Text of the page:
Tax Advice from a Former IRS Auditor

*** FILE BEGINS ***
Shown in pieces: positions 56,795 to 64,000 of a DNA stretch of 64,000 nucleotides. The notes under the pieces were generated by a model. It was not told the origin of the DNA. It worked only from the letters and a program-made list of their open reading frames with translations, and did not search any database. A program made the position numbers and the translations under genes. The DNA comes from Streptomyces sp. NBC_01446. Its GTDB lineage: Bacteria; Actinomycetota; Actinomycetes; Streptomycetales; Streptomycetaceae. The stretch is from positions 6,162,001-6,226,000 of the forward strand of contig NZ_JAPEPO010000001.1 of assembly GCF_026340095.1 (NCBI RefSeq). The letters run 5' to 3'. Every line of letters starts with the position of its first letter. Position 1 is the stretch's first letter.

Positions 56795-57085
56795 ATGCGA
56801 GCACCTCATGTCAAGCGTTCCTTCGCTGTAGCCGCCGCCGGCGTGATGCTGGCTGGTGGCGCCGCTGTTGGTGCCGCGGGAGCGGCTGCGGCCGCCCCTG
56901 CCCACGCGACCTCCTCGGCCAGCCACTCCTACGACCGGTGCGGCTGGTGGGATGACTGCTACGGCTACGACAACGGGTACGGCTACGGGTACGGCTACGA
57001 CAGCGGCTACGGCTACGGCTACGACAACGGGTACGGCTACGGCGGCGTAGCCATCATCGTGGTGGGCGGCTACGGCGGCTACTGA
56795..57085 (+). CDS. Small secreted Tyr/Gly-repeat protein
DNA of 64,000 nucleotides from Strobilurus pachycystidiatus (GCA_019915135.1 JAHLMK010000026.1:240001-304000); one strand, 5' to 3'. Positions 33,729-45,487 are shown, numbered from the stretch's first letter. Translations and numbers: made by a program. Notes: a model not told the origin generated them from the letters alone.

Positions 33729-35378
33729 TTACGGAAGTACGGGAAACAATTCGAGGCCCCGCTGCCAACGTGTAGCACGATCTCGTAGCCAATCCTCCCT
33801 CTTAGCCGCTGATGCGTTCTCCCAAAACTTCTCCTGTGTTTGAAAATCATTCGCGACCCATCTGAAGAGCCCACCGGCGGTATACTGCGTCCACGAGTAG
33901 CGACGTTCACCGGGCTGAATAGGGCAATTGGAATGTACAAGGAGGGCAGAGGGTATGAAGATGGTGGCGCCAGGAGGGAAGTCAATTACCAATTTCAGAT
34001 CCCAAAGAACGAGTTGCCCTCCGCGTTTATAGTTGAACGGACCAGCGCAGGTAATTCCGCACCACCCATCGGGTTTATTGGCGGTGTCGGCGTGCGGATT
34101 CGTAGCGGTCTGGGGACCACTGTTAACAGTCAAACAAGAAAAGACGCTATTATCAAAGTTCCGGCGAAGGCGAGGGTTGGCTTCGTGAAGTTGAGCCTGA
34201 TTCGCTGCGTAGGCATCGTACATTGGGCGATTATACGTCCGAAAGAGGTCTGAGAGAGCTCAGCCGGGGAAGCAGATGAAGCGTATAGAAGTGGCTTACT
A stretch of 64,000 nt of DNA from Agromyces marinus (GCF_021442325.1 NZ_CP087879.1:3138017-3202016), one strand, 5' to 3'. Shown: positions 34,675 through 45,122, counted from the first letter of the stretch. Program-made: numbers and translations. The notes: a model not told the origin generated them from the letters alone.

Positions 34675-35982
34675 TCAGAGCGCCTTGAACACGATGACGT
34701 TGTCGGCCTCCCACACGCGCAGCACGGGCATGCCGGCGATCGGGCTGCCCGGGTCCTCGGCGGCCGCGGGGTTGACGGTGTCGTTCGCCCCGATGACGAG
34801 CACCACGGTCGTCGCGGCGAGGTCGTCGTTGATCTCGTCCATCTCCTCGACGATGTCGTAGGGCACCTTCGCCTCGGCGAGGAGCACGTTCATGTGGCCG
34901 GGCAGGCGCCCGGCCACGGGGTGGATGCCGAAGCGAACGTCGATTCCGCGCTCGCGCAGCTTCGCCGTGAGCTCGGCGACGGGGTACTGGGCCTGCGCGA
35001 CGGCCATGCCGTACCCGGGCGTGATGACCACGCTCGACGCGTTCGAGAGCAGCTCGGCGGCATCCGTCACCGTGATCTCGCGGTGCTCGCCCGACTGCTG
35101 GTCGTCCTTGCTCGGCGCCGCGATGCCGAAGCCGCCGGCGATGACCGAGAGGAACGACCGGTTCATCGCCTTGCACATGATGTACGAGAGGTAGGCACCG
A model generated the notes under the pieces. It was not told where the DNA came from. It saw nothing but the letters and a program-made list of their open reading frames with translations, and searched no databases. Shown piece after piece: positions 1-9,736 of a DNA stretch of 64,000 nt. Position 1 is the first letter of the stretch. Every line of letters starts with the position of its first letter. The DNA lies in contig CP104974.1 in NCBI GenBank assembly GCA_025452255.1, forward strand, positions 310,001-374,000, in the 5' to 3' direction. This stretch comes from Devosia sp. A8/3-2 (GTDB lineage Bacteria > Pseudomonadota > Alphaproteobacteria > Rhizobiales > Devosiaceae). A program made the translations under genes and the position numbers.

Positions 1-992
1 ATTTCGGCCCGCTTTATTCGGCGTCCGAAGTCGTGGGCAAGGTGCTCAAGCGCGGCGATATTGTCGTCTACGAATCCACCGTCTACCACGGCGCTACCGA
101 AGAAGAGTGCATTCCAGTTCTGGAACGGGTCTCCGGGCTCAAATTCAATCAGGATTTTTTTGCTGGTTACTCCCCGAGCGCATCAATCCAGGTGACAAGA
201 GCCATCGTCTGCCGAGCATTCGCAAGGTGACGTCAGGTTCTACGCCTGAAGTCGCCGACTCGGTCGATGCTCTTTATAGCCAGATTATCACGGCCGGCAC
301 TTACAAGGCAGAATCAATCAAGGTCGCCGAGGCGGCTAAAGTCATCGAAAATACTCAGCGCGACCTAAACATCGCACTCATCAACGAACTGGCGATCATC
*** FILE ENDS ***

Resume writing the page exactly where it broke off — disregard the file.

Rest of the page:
Everyone wants to maximize their tax deductions and reduce what they owe the government. But remember: If you report income as a small business owner, you face a higher risk of getting audited than individuals with just payroll or investment income. That's because it's much easier for small business owners to understate their income or overstate their write-offs than it is for individual employees, who have their wages reported by their employer. Indeed, the IRS devotes the greatest share of its enforcement budget—41 percent in 2006—toward small businesses. The agency in recent years has tried to increase compliance through education and enforcement. The Schedule C, which sole proprietors use to report income, is the single most audited business form, says Jeff Collins, a tax attorney and former IRS auditor in Schaumburg, Ill.

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